Gilbert Syndrome (GS): Definition, Causes, Symptoms, Diagnosis, Treatment
Gilbert Syndrome (GS) is an inherited medical condition of liver in which the liver is unable to process the bilirubin present in the liver resulting in the skin getting jaundiced. It is usually a benign disease. In this article, we will discuss about the various causes, symptoms, and treatment of Gilbert Syndrome.
How Is Gilbert Syndrome (GS) Defined?
- Gilbert Syndrome (GS) is benign inherited disease.1
- Gilbert Syndrome (GS) affects the processing of bilirubin by the liver causing the skin to have a yellowish tinge.
- Disease is often asymptomatic and diagnosed after several years during routine blood examination. Disease is often diagnosed during investigation or treatment of cancer or chronic disease.2
- Blood examination indicates increased bilirubin levels in blood.
- Disease causes minimum effects on liver and is undisruptive condition.
How Is Gilbert Syndrome (GS) Due To Genetic Disorder Caused?
Gilbert Syndrome (GS) Is A Genetic Disorder-
- Gilbert Syndrome (GS) is caused due to mutation of gene, which controls the bilirubin binding enzymes.
- Gene abnormality is observed with gene promoter UGT1A.3 UGT1A is responsible for metabolism of bilirubin. The location of this gene is chromosome II.
- An affected individual will have two copies of this gene one inherited from each parent.1
Symptoms Of Gilbert Syndrome (GS)
Symptoms and signs are non-specific and specific clinical disorders. Specific symptoms are related to liver disorder.
Non-Specific Clinical Manifestation Of Gilbert Syndrome (GS)-
- Nausea and vomiting
- Loss of appetite
- Difficulties to perform daily activities
Specific Clinical Manifestation of Gilbert Syndrome (GS)-
- Mild yellowish discoloration of conjunctiva and skin.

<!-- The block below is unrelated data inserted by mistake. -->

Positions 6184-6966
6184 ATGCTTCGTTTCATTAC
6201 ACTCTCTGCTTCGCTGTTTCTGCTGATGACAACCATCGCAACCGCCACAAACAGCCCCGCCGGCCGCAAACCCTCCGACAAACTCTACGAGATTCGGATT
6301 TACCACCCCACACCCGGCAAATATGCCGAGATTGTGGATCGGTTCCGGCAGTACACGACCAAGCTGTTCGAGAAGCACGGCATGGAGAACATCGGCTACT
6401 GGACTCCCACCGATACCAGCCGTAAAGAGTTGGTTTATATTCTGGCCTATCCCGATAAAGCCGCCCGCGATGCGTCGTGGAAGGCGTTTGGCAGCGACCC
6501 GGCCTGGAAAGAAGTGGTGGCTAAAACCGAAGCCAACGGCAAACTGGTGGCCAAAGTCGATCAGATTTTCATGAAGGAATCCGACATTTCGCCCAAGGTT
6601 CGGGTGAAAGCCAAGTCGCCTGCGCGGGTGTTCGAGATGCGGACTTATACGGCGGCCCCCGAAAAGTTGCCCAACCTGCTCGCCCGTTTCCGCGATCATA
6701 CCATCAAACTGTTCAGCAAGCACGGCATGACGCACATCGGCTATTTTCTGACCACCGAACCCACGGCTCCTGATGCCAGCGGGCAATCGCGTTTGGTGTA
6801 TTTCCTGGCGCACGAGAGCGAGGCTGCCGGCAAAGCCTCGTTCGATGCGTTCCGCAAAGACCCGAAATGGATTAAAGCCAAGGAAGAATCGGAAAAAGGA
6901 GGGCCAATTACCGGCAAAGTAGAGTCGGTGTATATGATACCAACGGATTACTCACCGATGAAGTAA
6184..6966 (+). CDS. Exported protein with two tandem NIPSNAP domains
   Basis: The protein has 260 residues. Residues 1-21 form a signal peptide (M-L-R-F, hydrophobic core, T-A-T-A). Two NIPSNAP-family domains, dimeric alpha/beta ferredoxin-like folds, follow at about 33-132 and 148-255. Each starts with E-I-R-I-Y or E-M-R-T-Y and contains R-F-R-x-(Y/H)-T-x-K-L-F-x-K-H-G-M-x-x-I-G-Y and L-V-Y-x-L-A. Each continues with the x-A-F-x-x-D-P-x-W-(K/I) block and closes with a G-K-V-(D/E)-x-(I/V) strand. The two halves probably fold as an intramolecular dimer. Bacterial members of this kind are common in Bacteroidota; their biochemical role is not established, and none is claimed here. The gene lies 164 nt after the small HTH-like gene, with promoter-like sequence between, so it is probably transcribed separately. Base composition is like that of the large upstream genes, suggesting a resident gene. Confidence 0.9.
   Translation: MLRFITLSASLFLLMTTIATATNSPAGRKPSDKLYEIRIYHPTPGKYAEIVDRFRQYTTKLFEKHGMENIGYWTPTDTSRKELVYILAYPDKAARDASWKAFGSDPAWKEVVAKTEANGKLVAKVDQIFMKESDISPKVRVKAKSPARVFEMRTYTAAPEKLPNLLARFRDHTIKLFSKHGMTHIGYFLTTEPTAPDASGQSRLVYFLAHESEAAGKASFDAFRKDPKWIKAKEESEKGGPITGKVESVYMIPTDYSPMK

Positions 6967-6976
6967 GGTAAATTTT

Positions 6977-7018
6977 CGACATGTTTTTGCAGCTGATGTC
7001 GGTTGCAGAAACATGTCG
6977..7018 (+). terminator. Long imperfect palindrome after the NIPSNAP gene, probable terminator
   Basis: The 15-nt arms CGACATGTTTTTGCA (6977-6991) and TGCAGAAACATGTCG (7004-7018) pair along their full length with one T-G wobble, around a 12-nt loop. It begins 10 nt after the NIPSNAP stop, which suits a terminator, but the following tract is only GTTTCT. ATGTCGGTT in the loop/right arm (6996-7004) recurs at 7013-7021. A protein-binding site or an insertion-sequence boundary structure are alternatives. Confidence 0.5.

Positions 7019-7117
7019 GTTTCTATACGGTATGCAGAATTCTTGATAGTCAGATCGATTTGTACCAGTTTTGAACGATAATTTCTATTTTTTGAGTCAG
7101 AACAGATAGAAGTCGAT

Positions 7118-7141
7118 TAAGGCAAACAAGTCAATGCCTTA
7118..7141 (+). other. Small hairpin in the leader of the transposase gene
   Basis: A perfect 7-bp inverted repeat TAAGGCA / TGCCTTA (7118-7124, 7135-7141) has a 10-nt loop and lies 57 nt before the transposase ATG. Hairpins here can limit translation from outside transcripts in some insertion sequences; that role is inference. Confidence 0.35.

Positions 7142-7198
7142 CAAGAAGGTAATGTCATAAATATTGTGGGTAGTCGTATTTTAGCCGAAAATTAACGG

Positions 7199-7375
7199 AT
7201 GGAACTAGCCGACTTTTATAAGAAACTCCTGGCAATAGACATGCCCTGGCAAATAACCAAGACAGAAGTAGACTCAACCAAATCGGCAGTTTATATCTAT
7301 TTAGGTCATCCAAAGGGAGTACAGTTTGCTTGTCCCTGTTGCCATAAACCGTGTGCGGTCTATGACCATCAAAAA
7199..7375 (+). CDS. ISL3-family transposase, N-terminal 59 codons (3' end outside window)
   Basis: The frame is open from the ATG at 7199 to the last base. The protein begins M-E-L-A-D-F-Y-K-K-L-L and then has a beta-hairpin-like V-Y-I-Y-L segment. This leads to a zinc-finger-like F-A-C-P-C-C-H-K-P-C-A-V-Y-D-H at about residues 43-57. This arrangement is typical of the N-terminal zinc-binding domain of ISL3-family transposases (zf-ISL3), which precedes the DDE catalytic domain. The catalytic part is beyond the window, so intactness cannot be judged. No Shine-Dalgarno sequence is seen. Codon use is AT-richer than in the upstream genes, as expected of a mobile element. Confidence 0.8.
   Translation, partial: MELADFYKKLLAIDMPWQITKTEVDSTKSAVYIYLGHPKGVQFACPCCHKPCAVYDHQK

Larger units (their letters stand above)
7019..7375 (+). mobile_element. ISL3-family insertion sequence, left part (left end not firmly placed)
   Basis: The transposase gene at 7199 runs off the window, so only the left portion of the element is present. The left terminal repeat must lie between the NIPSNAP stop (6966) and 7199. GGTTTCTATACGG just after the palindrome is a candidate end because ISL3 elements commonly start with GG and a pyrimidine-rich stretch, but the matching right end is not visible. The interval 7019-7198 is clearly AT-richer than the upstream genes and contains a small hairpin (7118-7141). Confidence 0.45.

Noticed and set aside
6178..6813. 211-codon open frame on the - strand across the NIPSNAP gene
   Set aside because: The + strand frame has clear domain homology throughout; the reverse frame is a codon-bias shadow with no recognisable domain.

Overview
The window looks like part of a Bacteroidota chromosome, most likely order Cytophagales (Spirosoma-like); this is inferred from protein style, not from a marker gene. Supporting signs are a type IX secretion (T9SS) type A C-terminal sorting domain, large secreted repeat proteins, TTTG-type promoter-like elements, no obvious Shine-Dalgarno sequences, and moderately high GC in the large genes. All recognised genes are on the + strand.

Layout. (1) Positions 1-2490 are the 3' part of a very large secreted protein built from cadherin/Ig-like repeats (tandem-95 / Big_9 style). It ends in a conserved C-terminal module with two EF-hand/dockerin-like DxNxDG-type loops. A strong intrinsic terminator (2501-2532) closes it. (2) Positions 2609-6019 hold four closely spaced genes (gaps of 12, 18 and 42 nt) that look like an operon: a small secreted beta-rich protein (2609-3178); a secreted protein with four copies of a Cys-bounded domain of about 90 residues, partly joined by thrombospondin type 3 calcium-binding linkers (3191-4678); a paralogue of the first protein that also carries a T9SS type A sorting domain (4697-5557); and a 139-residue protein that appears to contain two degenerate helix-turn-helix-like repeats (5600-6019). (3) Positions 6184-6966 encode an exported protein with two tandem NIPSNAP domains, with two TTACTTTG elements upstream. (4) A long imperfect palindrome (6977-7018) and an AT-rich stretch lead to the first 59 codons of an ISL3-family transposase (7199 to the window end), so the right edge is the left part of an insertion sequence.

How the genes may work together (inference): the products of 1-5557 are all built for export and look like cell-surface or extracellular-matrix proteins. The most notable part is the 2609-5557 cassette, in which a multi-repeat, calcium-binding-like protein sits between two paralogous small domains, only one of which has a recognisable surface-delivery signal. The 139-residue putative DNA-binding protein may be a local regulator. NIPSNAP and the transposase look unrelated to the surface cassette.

- Diagnosed during routine clinical examination.
- Jaundice becomes prominent after exertion, stress and fasting.
- Infection follows deep jaundice of skin and sclera.
- Pain- Mild to moderate pain in right upper abdomen
- Itching- Hyperbilirubinemia causes itching.
Diagnosis of Gilbert Syndrome (GS)
Characteristic Of Gilbert Syndrome (GS) Is As Follows-
- Increased serum bilirubin.4
- All other liver function test are normal
- Mild to moderate jaundice.
Routine Blood Examination
- Serum Bilirubin- Elevated level of unconjugated bilirubin in the bloodstream
- All other liver function test- Normal
- Level of Fasting Total Bilirubin- Substantial increase observed.
- Level of bilirubin after treatment with phenobarbital- level is decreased.
- Diagnostic test, not widely available. Tested only at special test centers.
Symptoms Exaggeration after Medications-
- Exaggerated symptoms and sign observed after intake of medications like acetaminophen and the chemotherapy drug, irinotecan.5
Treatment For Gilbert Syndrome (GS)
Gilbert Syndrome (GS) is a benign condition and is pretty harmless hence no treatment is required. Affected individuals usually lead a normal and healthy life and Gilbert Syndrome does not affect life expectancy in any way. Mild presence of jaundice may be there intermittently but it does not pose a threat in any way.
1. Gilbert syndrome redefined: a complex genetic haplotype influences the regulation of glucuronidation.
Ehmer U1, Kalthoff S, Fakundiny B, Pabst B, Freiberg N, Naumann R, Manns MP, Strassburg CP.
Hepatology. 2012 Jun;55(6):1912-21.
2. Gilbert's syndrome disclosed during the treatment of hematological malignancies.
Ruiz-Argüelles GJ1, Ruiz-Delgado GJ, David Gómez-Rangel J, Gómez-Almaguer D.
Hematology. 2005 Feb;10(1):59-60.
3. Gilbert syndrome: the UGT1A1*28 promoter polymorphism as a biomarker of multifactorial diseases and drug metabolism.
Gil J1, Sąsiadek MM.
Biomark Med. 2012 Apr;6(2):223-30. doi: 10.2217/BMM.12.4.
4. Prevalence of Gilbert syndrome in parents of neonates with pathologic indirect hyperbilirubinemia.
Saki F1, Hemmati F, Haghighat M.
Ann Saudi Med. 2011 Mar-Apr;31(2):140-4. doi: 10.4103/0256-4947.77498.
5. Genetics of drug-induced hepatotoxicity toxicity in Gilbert's syndrome.
Raza A1, Vierling J, Hussain KB.
Am J Gastroenterol. 2013 Dec;108(12):1936-7. doi: 10.1038/ajg.2013.293.